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Armed Forces Branches 2024

What is the difference between the Army and the Navy? I’ve gotten this question more than I ever expected. 

Are you considering joining the armed services but don’t know much about them? How will you choose which one? Today, I will talk to you about the armed services and explain the differences so you can figure out which one fits you the best. 

I’m Staff Sergeant Robert Williams, a Washington Army National Guard recruiter. Yes, I am a recruiter for the Army National Guard, but I know this is not the best option for some people. 

I also know that all of the branches and components of our armed services are vital to America. And I want each of us to get the best of what America offers, and that’s you. 

I will give you a brief overview of each branch of our armed services, how big they are, what they do, and what components they have. 

National Guard vs Reserves vs Active Duty

First, I will explain the difference between the active and reserve components.

  • Active duty is the full-time component of the armed services. They were called the regulars throughout history. 
  • The reserves are the part-time force directly attached to active duty and get called up for specific missions. 

National Guard Armed Forces Branch

  • The National Guard is similar to the reserves in that we are also a reserve component, but we are technically a state organization and answerable first to the governors of these states and territories. 
  • But we can also be called to active service for specific missions when needed. Both the reserves and the National Guard are federally funded. 
  • The National Guard has additional roles and funding from the states and territories. 

Difference between Active, Reserve, and National Guard

Active DutyFull-timeThey were known as the regulars throughout history. Engaged full-time in military service
ReservePart-timeA force that’s directly attached to active duty that gets called up for specific missions
National GuardPart-timeSimilar to the reserves but a state organization. It is answerable first to the governors of the states and territories but can also be called to active service for specific missions.

Now, let me dive into the six branches of our armed services in order of how old they are. 

Army Armed Forces Branch

  • The Army, with the motto, “This We’ll Defend.”
  • We were chartered by the Continental Congress on the 14th of June in 1775, but our heritage goes back to the First Militia Muster, which is technically the National Guard, on the 13th of December in 1636.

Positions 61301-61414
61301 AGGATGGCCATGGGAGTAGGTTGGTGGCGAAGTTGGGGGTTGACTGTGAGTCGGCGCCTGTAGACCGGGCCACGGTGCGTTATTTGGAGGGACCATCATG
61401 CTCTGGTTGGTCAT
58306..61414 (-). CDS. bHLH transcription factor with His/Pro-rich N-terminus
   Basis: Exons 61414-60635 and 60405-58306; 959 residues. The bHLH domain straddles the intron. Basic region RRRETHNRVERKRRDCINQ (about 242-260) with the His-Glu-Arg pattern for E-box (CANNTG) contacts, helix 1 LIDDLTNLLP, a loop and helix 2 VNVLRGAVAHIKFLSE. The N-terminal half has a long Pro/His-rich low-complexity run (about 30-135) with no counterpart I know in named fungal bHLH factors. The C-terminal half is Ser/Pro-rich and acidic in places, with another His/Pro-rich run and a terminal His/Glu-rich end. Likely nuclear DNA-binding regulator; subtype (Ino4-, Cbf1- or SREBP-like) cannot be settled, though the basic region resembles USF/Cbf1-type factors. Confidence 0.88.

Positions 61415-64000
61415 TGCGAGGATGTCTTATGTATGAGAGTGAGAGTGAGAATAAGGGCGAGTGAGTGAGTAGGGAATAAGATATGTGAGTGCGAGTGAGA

• The Army has over 1 million members between Active duty, the Reserve, and the National Guard.
  • The Army’s mission is to fight and win our nation’s wars by providing prompt, sustained land dominance across the full range of military operations. 
  • The Army is the primary land component. We’re the ones who take and hold territory. 
  • The Army conducts the majority of ground operations. 
  • The Army comprises just about half of all of the armed services personnel. 
  • If you took all the branches besides the Marine Corps, we would still have tens of thousands more people than those. 

Navy Armed Forces Branch

  • The United States Navy, Semper Fortis, or Ever Strong
  • Also, Non-Sibi Sed Patriae, or Not for Self but Country, are the unofficial mottos of the Navy, as they technically have no official motto. 
  • Congress chartered them on the 13th of October 1775, and they have roughly 448 thousand members between their active and reserve components. They have no national guard. 
  • The United States Navy’s mission statement is to maintain, train, and equip combat-ready and submarine naval forces capable of winning wars, deterring aggression, and defending the freedom of the seas. 
  • The Navy is America’s fleet. They have cruisers, submarines, and aircraft carriers. 
  • Their purpose is to provide ships and watercraft to protect the world’s high seas and all the waterways.

United States Marine Corps

  • The United States Marine Corps, Semper Fidelis, or Always Faithful.
  • The Marine Corps was founded on the 10th of November, 1775, in a tavern. 
  • They have roughly 220,000 personnel between their active and reserve components. 
  • The primary mission of the Marine Corps is to provide Fleet Marine Forces with combined arms and support air components for service with the fleet. 
  • The Marine Corps falls under the Department of the Navy. 
  • The Marine Corps is our amphibious force. 
  • They’re the security and land combat force for the Navy, and they engage in, when necessary, close combat on the ships. 
  • They are the force that conducts amphibious landings from the sea to the shore, with one massively conspicuous exception. 
  • They are also responsible for the security of US embassies worldwide and the President of the United States. 

Coast Guard

  • On to the Coast Guard, Semper Paratus, or Always Ready. They were created on the 4th of August in 1790. 
  • They currently have roughly 48,000 members between their active and reserve components.